The sound of the mandolin is a very curious sound because it’s cheerful and melancholy at the same time, and I think it comes from that shadow string, the double strings.
I try to show what it is about language and music that enthralls, because I think those are the two elements of poetry.
There will always be places in the world where good schools don’t exist and good teachers don’t want to go, not just in the developing world but in places of socioeconomic hardship.
There is not a great sense that the Americans know what they are doing, or are making much progress in Iraq. And there is satisfaction in seeing that the Iraqis are successful in resisting the United States.
I enjoy research; in fact research is so engaging that it would be easy to go on for years, and never write the novel at all.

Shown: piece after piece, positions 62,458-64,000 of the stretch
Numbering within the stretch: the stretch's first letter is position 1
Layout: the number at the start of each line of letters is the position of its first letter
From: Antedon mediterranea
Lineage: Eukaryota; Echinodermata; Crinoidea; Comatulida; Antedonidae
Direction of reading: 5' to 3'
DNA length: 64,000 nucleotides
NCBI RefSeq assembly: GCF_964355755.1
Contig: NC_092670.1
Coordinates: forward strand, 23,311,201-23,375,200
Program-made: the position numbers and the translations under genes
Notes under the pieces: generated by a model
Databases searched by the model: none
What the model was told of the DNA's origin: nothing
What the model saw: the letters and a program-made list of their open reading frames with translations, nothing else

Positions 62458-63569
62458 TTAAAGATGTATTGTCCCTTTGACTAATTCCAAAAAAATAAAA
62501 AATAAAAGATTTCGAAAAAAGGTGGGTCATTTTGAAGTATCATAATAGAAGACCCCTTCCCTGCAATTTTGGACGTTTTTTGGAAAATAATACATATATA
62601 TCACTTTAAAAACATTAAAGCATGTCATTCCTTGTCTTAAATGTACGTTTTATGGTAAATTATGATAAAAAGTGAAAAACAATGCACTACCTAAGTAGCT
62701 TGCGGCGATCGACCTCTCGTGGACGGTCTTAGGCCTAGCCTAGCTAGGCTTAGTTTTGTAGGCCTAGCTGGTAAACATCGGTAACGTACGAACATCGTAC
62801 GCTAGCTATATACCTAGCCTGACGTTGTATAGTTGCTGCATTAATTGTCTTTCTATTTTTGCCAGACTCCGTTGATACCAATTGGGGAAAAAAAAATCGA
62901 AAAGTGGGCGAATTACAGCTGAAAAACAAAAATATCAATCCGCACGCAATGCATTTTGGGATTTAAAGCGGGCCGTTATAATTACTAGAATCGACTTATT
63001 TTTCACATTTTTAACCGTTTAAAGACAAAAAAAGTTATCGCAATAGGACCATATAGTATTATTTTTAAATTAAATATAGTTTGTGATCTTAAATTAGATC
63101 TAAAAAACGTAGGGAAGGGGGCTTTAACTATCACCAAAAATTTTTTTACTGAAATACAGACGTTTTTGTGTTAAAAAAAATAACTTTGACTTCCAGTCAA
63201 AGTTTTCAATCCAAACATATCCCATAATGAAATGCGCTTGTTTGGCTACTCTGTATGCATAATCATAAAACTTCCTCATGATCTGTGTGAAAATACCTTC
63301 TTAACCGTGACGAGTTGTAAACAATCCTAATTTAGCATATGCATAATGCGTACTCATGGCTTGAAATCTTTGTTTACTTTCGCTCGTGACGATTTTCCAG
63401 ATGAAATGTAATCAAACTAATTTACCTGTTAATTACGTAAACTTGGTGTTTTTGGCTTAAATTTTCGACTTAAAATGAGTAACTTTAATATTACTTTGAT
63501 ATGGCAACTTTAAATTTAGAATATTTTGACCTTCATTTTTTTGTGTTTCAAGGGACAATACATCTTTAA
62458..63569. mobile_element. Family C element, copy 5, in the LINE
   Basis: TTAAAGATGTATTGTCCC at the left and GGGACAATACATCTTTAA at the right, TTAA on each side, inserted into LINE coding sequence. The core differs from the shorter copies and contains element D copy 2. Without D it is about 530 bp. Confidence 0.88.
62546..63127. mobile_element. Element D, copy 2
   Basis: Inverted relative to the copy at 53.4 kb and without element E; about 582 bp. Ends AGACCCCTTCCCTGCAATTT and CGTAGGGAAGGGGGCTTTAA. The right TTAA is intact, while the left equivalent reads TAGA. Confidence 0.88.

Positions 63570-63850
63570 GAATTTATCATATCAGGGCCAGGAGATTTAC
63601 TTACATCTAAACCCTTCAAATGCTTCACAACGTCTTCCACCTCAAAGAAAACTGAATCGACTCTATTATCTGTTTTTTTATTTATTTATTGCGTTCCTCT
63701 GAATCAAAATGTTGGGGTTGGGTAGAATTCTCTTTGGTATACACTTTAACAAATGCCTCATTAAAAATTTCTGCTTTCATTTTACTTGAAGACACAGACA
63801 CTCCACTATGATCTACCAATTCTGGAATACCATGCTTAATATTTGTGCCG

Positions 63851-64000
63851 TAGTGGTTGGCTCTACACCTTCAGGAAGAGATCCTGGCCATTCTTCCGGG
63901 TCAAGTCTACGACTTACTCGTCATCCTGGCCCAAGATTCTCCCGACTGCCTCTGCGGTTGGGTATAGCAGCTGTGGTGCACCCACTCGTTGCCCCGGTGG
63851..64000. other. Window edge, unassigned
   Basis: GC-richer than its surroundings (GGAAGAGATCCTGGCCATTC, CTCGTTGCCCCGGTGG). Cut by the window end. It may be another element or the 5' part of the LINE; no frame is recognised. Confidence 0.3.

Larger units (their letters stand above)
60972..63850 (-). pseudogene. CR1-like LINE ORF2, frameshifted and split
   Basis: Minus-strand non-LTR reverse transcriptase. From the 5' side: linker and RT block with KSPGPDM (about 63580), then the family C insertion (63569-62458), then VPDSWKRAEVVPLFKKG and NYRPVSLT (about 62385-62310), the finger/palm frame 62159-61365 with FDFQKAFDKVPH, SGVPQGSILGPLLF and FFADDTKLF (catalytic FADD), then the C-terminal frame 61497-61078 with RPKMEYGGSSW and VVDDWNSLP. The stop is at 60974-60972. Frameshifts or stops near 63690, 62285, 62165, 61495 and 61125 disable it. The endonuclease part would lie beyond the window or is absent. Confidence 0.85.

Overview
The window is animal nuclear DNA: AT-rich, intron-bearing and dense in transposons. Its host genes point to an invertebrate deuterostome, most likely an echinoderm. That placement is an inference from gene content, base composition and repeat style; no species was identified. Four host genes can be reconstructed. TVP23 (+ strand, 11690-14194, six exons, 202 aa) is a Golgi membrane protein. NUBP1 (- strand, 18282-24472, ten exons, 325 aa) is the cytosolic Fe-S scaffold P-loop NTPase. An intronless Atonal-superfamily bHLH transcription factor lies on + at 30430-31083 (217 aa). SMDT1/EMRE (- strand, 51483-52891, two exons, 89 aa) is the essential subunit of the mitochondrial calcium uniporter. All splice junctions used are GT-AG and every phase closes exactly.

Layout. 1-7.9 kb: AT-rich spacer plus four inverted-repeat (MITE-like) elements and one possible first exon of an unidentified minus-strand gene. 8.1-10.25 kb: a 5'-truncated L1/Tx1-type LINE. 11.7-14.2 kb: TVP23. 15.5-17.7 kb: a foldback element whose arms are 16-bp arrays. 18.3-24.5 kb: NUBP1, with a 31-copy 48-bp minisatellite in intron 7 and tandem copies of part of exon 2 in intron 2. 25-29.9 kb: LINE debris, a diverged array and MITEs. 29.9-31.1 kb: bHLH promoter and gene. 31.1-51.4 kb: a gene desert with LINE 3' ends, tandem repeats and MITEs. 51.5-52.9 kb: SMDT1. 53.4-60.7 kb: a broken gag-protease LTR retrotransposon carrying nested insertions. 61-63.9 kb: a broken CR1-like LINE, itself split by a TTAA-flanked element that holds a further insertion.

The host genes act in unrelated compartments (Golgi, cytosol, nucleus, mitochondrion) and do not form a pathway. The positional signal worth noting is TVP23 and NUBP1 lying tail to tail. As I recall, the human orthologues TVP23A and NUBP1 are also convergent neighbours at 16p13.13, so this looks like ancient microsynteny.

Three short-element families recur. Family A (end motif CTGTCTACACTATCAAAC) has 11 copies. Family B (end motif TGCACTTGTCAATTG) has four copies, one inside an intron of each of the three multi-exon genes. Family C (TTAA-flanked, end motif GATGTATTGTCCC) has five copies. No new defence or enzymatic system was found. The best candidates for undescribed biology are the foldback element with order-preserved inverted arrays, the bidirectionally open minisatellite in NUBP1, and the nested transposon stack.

I wanted to reimagine the role, in a way that was respectful of its traditional responsibilities but made them part of a wider pattern of poetry about national incidents, events, preoccupations; and to spend a great deal of time going to schools trying to demystify poetry.
It is important to have permanent safe spaces in Harlem.
Poetry is language at its most distilled and most powerful.
But I can’t and don’t ever want to write bell-yanking confetti-tossing hat-throwing poems.
Thanks partly to the kind of poets that we now have and partly to funding, there’s been a gigantic shift in the way poetry is perceived… Poems on the Underground, poets in schools, football clubs, zoos.